The Cambodian Young Entrepreneur Awards 2017 celebrated the spirit of Cambodian enterprise, particularly among the country’s youth.
The awards are aimed at recognising young entrepreneurs and giving them the opportunity to show their abilities on the national stage. In addition to bestowing awards, the programme also serves as a stepping stone to international recognition for young businesspeople.
After a tough, six-month process, a shortlist of 15 young entrepreneurs emerged. Junior Chamber International (JCI) and the Young Entrepreneurs Association of Cambodia (YEAC) jointly hosted an event on July 29 at the Sokha Hotel to announce the top five winners.
Five awards were given out: Best Entrepreneur, Best Social Entrepreneur, Best Woman Entrepreneur, Technology Entrepreneurship Award, and the Startup Award.
This is the third time that JCI and YEAC have hosted the competition.
In a speech, Tekreth Kamrang, secretary of state at the Ministry of Commerce, said entrepreneurs had a big role to play in developing the country, including introducing interesting technology and representing Cambodia to the world. “The success of the young entrepreneur is the success of our country,” she said.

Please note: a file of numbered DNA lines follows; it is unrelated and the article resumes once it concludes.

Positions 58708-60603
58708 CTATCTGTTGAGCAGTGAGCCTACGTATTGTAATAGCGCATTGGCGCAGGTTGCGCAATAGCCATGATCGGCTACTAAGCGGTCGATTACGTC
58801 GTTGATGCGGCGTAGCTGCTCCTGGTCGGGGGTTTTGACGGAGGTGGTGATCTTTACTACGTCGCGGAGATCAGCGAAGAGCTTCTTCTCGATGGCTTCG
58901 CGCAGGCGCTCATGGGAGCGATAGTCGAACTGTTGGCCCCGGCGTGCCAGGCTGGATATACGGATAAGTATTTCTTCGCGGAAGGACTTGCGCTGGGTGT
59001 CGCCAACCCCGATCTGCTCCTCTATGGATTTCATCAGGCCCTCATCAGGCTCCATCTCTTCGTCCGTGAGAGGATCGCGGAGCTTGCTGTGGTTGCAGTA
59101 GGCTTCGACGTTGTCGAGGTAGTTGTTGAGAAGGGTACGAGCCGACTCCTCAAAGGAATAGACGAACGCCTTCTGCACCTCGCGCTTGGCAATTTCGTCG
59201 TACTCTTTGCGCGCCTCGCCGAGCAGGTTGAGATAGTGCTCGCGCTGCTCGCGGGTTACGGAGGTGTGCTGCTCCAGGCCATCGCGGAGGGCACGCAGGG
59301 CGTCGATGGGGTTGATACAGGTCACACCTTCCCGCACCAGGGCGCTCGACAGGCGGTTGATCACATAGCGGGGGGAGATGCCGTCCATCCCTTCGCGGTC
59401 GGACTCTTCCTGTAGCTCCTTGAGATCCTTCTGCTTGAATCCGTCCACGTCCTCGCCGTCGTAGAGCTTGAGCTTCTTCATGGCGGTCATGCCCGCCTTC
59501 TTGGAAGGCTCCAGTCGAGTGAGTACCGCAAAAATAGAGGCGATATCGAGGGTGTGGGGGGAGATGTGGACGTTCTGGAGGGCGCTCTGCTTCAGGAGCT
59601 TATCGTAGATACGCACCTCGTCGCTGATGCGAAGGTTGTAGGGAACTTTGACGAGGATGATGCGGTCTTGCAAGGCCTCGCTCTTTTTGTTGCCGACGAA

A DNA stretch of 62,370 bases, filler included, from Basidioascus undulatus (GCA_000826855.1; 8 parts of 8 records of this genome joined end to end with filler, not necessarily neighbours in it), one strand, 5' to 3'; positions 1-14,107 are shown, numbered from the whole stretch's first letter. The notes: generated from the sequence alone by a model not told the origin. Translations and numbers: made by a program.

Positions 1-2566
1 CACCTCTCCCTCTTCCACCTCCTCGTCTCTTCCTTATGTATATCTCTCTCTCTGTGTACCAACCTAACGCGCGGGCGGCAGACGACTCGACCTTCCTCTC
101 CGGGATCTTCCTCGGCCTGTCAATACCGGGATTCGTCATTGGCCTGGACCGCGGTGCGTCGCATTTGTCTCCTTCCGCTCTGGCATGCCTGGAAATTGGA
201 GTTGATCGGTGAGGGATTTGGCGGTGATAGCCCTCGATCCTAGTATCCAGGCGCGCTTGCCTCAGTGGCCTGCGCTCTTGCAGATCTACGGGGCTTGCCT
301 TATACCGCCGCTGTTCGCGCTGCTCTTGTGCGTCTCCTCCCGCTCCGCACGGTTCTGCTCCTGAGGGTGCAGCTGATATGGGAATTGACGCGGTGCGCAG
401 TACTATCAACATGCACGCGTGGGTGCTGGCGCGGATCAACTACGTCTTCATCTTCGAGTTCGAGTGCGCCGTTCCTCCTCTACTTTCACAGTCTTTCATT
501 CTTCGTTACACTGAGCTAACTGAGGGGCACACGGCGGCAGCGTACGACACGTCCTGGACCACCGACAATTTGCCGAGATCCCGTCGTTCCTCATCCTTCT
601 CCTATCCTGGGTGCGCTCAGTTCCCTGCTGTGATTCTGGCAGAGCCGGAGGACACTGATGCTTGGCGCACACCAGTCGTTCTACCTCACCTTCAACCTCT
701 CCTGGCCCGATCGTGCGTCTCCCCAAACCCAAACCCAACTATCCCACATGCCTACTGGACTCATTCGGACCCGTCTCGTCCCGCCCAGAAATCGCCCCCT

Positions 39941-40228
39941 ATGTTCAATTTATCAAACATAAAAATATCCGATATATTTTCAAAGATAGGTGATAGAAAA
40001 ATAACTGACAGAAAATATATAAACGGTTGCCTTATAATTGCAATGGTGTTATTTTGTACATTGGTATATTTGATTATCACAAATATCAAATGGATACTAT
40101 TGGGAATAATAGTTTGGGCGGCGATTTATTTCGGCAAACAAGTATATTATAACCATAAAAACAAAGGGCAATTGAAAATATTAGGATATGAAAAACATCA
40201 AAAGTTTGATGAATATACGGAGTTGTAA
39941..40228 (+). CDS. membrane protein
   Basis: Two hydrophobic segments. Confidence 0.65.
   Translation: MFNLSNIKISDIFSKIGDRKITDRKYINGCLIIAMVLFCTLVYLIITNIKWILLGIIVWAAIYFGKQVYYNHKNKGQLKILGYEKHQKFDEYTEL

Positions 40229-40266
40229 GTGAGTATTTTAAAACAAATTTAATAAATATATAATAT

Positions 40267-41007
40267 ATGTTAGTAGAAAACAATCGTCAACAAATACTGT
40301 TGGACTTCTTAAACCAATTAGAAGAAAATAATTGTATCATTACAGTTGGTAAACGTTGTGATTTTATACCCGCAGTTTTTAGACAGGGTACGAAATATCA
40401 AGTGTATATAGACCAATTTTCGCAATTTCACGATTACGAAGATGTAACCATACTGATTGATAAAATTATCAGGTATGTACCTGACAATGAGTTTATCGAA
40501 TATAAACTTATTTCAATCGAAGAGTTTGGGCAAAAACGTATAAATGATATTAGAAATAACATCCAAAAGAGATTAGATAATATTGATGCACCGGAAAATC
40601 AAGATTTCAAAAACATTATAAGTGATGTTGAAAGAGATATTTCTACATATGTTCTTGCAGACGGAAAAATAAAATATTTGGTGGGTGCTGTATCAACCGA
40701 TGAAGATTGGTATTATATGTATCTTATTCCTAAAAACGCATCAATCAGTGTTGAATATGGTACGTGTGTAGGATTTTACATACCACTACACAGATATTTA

Offering an example of the entrepreneurial spirit, she said that some might see the lack of a particular software resource in Cambodia as a hurdle, but an entrepreneur sees it as a business opportunity.
Mr Khoun Sophorth, CEO and co-founder of Moraket software company, the winner of the Technology Entrepreneurship Award, said: “In 2015 I noticed that our country was importing a lot of software from abroad. It was expensive, costing millions of dollars, and at that time we lacked that kind of software at my company. I figured that Cambodians can do that kind of thing, and we created our own software.”
He added that the main obstacles facing his business are a lack of human resources and problems with Khmer branding.
“All of the software we have created has had problems with trust when it first hit the market. In some aspects, Cambodian software programmers’ abilities remain limited, so we need to find ways to improve their training,” Mr Sophorth said.
Mr Chay Lo, executive director of Teuk Saat 1001, the winner of the “Best Social Entrepreneur Award”, said the award was a huge honour for him, and he hoped it would serve as a motivation for other young entrepreneurs to join in and help society.
“I think that in Cambodia, there are many issues which need solving. If we focus only on business, we will not be able to solve our social problem, especially in rural areas,” he said.